Is everyone who’s playing posting their pictures in the flickr group? I’d love to see some discussion over there! Are you having fun? I’ve already seen some amazing creativity, and got some new ideas for myself for the future. If you have any questions, please e-mail me or post them on the flickr site and I’m sure you’ll get help and advice from others in the group. I was asked for help with some math for the triangles border, so I got out my handy graph paper, started drawing and coloring, and then easily figured out the size needed. I hope. Did I get it right?

Working on this assignment has shown me how inexperienced I am with this type of project. I spent most of a day trying to figure out the size of my triangles. Please use your best judgment in any of these assignments. In the future, I’ll give a range of sizes for the borders, to make things easier to adjust for your needs.
I am amazed with the work I've seen so far. Stitch on, ladies!!

November 2, 2011

Stay-at-Home-Robiners! Is anyone out there still playing along? By now you should have your center block, a border incorporating triangles, and then a border incorporating log cabin construction, setting on point if appropriate. Because I had problems getting my 'on point' math to work out, I will be giving a range of widths for all future borders to make it a little easier to get the math to work. Most of you are probably much better at math than I am. And of course, since it's YOUR quilt, you can make any changes you like! Our next border will be a 4-6" border incorporating either pinwheels or hourglass blocks. You can use floaters between rounds whenever necessary or desired. I inserted a floater before my log cabin border, but I won't need one this time.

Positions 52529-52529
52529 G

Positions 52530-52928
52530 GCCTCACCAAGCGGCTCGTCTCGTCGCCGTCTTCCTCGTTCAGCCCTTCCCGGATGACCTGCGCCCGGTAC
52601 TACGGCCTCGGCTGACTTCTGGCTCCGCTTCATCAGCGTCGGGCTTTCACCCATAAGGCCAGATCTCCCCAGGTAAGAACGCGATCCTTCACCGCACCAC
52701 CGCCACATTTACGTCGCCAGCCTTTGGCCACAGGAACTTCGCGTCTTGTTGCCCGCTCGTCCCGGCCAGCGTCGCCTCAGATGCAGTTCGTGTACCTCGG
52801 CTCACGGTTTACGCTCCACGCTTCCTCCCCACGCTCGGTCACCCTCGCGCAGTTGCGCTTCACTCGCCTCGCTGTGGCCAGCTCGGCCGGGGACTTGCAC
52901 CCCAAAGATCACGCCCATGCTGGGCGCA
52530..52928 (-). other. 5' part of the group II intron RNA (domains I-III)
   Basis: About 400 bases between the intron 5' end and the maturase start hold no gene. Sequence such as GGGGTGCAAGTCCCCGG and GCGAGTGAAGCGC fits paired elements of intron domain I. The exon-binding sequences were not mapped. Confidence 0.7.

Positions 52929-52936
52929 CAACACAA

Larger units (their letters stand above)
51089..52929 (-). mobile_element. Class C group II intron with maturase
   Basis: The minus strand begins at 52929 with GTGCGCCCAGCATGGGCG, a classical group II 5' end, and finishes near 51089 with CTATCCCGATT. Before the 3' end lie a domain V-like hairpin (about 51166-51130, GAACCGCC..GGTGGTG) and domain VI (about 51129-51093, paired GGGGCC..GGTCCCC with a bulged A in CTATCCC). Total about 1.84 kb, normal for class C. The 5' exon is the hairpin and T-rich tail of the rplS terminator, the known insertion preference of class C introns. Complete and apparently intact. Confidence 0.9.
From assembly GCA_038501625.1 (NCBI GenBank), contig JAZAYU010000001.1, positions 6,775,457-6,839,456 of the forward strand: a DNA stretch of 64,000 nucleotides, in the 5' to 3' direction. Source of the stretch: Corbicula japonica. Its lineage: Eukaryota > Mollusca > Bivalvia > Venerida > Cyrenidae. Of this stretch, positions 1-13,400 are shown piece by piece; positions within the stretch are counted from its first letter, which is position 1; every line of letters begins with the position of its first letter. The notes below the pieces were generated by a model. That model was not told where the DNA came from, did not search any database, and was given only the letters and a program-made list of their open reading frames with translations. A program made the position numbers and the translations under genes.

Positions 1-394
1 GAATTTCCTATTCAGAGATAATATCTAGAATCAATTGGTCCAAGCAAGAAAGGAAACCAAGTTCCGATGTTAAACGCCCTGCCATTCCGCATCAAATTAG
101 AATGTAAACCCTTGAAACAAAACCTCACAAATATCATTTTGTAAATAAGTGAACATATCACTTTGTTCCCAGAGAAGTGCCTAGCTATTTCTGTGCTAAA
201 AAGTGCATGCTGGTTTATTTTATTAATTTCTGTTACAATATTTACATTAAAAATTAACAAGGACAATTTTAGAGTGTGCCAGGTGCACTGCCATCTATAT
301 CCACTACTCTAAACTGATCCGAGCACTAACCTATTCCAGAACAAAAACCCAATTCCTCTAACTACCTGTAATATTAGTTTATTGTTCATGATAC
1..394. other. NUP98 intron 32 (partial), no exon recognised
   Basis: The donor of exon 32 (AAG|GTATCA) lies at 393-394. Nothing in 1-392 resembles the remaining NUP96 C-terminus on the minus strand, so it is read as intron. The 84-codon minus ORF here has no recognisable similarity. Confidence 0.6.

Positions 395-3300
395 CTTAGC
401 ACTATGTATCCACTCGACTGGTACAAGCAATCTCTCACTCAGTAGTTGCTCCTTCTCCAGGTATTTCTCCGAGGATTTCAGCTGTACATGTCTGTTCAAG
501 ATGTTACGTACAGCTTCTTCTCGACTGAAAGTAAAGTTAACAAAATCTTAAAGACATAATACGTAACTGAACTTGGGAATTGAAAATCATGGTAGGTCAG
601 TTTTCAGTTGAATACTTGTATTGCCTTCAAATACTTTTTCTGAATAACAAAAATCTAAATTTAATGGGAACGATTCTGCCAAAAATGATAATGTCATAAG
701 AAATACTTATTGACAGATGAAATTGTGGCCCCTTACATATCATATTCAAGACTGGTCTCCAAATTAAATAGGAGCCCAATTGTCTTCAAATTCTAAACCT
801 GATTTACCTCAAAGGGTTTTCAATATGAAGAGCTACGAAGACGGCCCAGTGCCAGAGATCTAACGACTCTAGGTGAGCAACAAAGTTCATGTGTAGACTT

JANUARY 15, 2012

Okay Ladies, how are we all doing? I'm still not finished with my Nov/Dec border, but I'm going to go ahead with the next assignment as promised. I know that some of you are all caught up and ready to move on. Next up will be a border with Applique! You choose the size and the technique that you prefer. Feel free to add floaters between borders if needed. And the applique can cross the lines onto another border if that might be appropriate.

I Googled "applique borders" to find these beautiful samples. There are many more if you need more inspiration. Our next assignment will be on March 1, and then we should be back on track for monthly assignments. Are you having fun yet?

Speaking of log cabin borders, where was this one when I was searching last month?

Here are some samples I found with either pinwheels and/or hourglass blocks.

Click on any of them to enlarge. I hope these give you some ideas! This last example also has several samples of floaters. Feel free to add them whenever you need to seperate busy borders. Have fun!! I can't wait to see how you're coming along. Be sure to post your projects on the flickr site. If you still need an invite, leave a comment here and I'll send the invite to you. Remember - this is a two month assignment. We will take the month of December off so everyone can work on all their little secret projects and spend time with their families. I plan to get mine done soon so I can kick back and relax.